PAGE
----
NPR Hit Hard by Pandemic
Telecommuting has taken a bite out of an industry built on commuting.
NPR (“NPR Radio Ratings Collapse As Pandemic Ends Listeners’ Commutes“):
Broadcast ratings for nearly all of NPR’s radio shows took a steep dive in major markets this spring, as the coronavirus pandemic kept many Americans from commuting to work and school. The network’s shows lost roughly a quarter of their audience between the second quarter of 2019 and the same months in 2020.
People who listened to NPR shows on the radio at home before the pandemic by and large still do. But many of those who listened on their commute have not rejoined from home. And that threatens to alter the terrain for NPR for years to come, said Lori Kaplan, the network’s senior director of audience insights.
“We anticipated these changes,” Kaplan said. “This kind of change was going to take place over the next decade. But the pandemic has shown us what our future is now.”
Commercial radio is experiencing, if anything, worse declines. But audience research commissioned by Kaplan indicates that NPR’s audience is disproportionately made up of professionals who are able to work from home and who are interested in doing so even after the pandemic subsides.
“We’re experiencing a sea change,” Kaplan says. “We’re not going back to the same levels of listening that we’ve experienced in the past on broadcast.”
The news is not all bad. In addition to spikes in a handful of market, NPR is making up for some of the decline elsewhere:
Ironically, this larger plunge in radio listenership has occurred even as a record number of people are turning to NPR for news and other content. More than 57 million people now consume the network’s offerings each week, whether on radio or its various digital platforms. That’s a rise of nearly 10% from last year, despite the severe drop in the broadcast audiences. Podcast downloads and the usage of NPR’s listening apps are up nearly a quarter, and there is a 76% increase in users of NPR.org as more people access the network’s content from home.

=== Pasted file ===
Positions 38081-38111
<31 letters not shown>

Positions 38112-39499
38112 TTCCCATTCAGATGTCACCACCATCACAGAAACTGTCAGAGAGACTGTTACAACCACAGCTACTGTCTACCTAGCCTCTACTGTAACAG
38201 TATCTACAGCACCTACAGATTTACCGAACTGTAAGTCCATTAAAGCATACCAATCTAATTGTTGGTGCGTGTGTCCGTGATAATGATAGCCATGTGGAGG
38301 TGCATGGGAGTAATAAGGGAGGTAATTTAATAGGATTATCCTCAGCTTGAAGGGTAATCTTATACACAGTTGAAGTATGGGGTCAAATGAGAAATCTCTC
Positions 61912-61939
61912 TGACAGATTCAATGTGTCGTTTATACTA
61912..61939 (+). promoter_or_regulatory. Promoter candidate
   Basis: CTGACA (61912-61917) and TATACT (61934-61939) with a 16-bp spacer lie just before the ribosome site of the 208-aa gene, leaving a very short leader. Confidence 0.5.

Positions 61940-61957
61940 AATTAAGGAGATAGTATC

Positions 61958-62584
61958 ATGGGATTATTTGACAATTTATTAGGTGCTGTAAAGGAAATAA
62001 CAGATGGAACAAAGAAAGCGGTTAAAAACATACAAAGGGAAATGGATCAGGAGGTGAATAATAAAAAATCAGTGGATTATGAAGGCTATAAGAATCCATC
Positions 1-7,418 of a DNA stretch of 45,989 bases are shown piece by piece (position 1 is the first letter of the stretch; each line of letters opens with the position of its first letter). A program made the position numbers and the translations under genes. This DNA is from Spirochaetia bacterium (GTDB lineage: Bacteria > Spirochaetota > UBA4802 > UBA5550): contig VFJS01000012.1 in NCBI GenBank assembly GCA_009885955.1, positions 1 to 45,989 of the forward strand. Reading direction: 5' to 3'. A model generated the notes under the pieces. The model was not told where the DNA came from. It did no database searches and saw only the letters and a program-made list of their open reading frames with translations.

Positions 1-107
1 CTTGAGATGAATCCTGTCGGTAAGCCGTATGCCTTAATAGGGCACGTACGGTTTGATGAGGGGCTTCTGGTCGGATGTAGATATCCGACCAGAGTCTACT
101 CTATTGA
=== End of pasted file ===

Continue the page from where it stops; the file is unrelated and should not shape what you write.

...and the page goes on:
Additionally, for the first time, NPR is on track to make more money from underwriting on podcasts than on its conventional radio shows, according to CEO John Lansing. That dynamic had been projected to occur before COVID-19 hit U.S. shores.
In an interview, Lansing said this year’s revenue from podcasting will likely be slightly greater than last year’s earnings. Yet that growth will not make up for the projected $23 million drop in total sponsorship this year, driven by losses on the radio side, he said.
Even before the pandemic, I’d largely stopped listening to radio. NPR and other talk radio was a staple of my life going back at least to my grad school days—almost thirty years ago. But the advent of micro-targeted alternatives gradually displaced radio.
For a while, I subscribed to satellite radio. But, even on ostensibly targeted channels, there was too much content I didn’t care for. And commercials.
For at least three or four years now, my commuting and exercise entertainment has alternated between podcasts and streaming music. But, without 90-odd minutes of commuting a day, I’m certainly consuming less of both.
There’s also this:
NPR’s research revealed recommencing commutes would boost back audience the most. Yet a significant minority of public radio listeners said they would tune in more often if NPR shows offered a greater variety of news coverage, beyond the coronavirus, recent protests for social justice and the election.
There are outstanding podcasts that I used to listen to as soon as they dropped that I’ve largely abandoned because of this. There’s only so much “Trump is awful,” “people are dying everywhere,” and “institutional racism” one can absorb and remain sane. At some point, it’s all the same.
My co-blogger, Steven Taylor, introduced me to the NYT’s “The Daily” podcast some time back. And it’s frequently outstanding. But it’s pretty much those topics every day for weeks, often with a hyper-anecdotal focus. Apparently, even they’re getting tired of it, as they’re starting to offer re-runs instead of new programming.
None of these developments are surprising. National Public Radio rebranded themselves as “NPR” a decade ago precisely because “radio” was less and less a focus of their business model. They adapted superbly to the podcast world and produce many fine shows. And even their old radio shows tend to drop as podcasts slightly later.
But, as blogging and other online content flooded the market and made selling magazines and newspapers more difficult 15-20 years ago, there are so many high-quality podcasts catering to niche tastes that I don’t know we even need NPR anymore.